Take the 2-minute tour ×
Mathematics Stack Exchange is a question and answer site for people studying math at any level and professionals in related fields. It's 100% free, no registration required.

For the uninitiated, LCR is a game in which each player starts with three "tokens" and rolls up to three dice (at most as many as tokens they have). Each die has three sides which indicate that nothing happens and one spot apiece for left, center, and right; left and right indicating that they pass one token in that direction and center indicating that a token goes to the "center," where it is removed from the game. The game ends when only one player has any tokens.

I was wondering what position would be best, so I created the following Python script to do this for me:

from random import *

def LCRRound(players):
    global playerset
    playerset = [3] * players
    while not GameOver():
        for player in range(len(playerset)):
            for i in range(min(3, playerset[player])):
                Move(player)
            if GameOver():
                break
    return [playerset.index(p) for p in playerset if p!=0][0]
def L(player):
    playerset[player]-=1
    playerset[player-1]+=1
def C(player):
    playerset[player]-=1
def R(player):
    playerset[player]-=1
    playerset[(player+1)%len(playerset)]+=1
def GameOver():
    return playerset.count(0) == len(playerset)-1
def Move(player):
    tmp = randrange(6)
    if tmp==3:
        L(player)
    if tmp==4:
        C(player)
    if tmp==5:
        R(player)

for x in range(2, 11):
    wins = [0] * x
    for y in range(100000 * x):
        wins[LCRRound(x)]+=1
    print(wins)

Which tests for randomly generated games with 2 to 10 players, playing 100,000 games for each player in each set (so 200,000 games for the two player tests, 300,000 for three, and so on up to 1,000,000 games for ten players). This generated the following output (and similar output other times I ran it), with the numbers being the number of times that player one (players are in order of who rolls):

[76233, 123767]
[91720, 98359, 109921]
[95913, 97396, 101796, 104895]
[96340, 97629, 99926, 103080, 103025]
[96985, 96768, 98607, 101509, 103283, 102848]
[97557, 96211, 97613, 100659, 102562, 103595, 101803]
[97636, 95984, 96652, 99220, 101364, 103619, 104070, 101455]
[98000, 95559, 96338, 97589, 99600, 102966, 104767, 104061, 101120]
[97355, 95754, 95876, 97163, 99303, 101537, 103103, 104583, 103943, 101383]

For two and three players, the optimal position is last. However, after that, the player who wins the most becomes the second to last and then the third to last (and would presumably continue in this motion as more players are added). This is contrary to what I expected, since I thought the optimal position would be the player immediately before, after, or opposite the starting player, but it is none of these. In face, the second player seems to be the most disfavorable rather than the person who starts. Which leads me to my question:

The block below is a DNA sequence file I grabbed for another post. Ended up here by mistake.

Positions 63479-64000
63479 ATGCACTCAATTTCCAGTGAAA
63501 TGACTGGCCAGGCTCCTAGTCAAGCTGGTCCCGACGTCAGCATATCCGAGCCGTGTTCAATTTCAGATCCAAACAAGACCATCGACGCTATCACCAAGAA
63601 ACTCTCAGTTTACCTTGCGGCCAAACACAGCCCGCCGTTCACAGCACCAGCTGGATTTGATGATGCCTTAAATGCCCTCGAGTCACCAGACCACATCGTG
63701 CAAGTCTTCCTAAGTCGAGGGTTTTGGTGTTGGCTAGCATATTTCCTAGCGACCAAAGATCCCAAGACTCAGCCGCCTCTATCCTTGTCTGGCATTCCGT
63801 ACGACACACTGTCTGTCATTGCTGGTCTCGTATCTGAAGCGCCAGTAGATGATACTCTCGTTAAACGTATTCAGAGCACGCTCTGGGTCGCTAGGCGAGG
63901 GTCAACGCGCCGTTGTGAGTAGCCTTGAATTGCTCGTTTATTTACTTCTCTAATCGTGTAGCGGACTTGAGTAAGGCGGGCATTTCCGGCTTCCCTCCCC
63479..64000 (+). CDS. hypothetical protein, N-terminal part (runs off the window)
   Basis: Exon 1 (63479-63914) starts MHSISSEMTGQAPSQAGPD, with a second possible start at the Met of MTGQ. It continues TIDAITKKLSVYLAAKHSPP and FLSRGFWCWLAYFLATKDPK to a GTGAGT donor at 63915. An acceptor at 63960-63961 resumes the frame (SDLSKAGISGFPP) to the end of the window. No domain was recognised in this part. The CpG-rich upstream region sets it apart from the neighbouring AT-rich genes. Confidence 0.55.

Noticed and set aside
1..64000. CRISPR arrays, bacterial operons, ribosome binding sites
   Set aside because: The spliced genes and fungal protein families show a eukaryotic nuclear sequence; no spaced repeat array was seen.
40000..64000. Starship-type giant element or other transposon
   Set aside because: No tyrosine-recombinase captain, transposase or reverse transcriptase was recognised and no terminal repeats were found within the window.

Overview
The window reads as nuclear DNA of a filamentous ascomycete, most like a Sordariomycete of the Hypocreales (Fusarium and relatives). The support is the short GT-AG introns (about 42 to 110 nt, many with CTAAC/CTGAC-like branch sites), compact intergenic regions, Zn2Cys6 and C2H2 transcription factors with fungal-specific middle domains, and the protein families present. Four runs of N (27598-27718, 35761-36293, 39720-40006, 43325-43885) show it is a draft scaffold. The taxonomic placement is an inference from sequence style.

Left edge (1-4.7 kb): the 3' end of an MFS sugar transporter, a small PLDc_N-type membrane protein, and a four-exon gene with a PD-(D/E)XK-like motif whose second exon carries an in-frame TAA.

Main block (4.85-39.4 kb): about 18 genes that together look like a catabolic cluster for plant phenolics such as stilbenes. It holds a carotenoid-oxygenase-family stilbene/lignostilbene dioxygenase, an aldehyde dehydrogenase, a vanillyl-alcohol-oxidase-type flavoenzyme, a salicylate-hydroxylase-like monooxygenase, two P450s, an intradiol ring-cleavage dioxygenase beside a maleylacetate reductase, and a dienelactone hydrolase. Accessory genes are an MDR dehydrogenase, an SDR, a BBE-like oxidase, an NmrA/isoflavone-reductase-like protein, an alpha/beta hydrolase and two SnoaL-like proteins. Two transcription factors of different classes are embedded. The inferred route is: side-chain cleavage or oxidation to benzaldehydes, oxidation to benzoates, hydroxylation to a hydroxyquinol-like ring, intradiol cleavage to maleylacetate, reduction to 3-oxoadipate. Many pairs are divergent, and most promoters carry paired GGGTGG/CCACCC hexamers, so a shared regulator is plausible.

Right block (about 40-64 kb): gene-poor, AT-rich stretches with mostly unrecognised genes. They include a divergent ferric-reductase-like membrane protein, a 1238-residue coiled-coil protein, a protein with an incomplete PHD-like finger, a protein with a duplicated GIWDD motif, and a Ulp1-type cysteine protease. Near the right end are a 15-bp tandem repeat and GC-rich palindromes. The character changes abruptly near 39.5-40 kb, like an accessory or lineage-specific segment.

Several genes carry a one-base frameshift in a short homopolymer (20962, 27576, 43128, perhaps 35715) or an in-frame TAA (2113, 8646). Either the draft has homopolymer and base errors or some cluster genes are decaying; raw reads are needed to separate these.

What is the mathematical explanation for what position is the best in LCR?

share|improve this question
1  
What is the meaning of your output? Is that the number of wins for each player? Also, is that random, or are you checking all possible dice rolls? –  Mario Carneiro Dec 18 '12 at 2:23
1  
@MarioCarneiro The output is the number of the games won for the player, with players listed in order of who rolls, and it is randomly generated. I updated the question to clarify. –  MyNameIsNotMcThomasJohannson Dec 18 '12 at 2:28

1 Answer 1

up vote 1 down vote accepted

Intuitively, it is advantageous to be seated next to someone with lots of tokens; they're more likely to have some to give to you. So the last person is disadvantaged relative to the second-to-last person because they're next to the first person, who loses tokens earlier. Similarly, the first person is advantaged relative to the second person because the last person loses tokens later.

I don't have a proof that this is what's going on, but it seems to explain your data, and similar effects definitely show up elsewhere (e.g., most baseball statisticians claim you should bat your best player second and your worst player eighth for roughly these reasons).

share|improve this answer

Your Answer

 
discard

By posting your answer, you agree to the privacy policy and terms of service.

Not the answer you're looking for? Browse other questions tagged or ask your own question.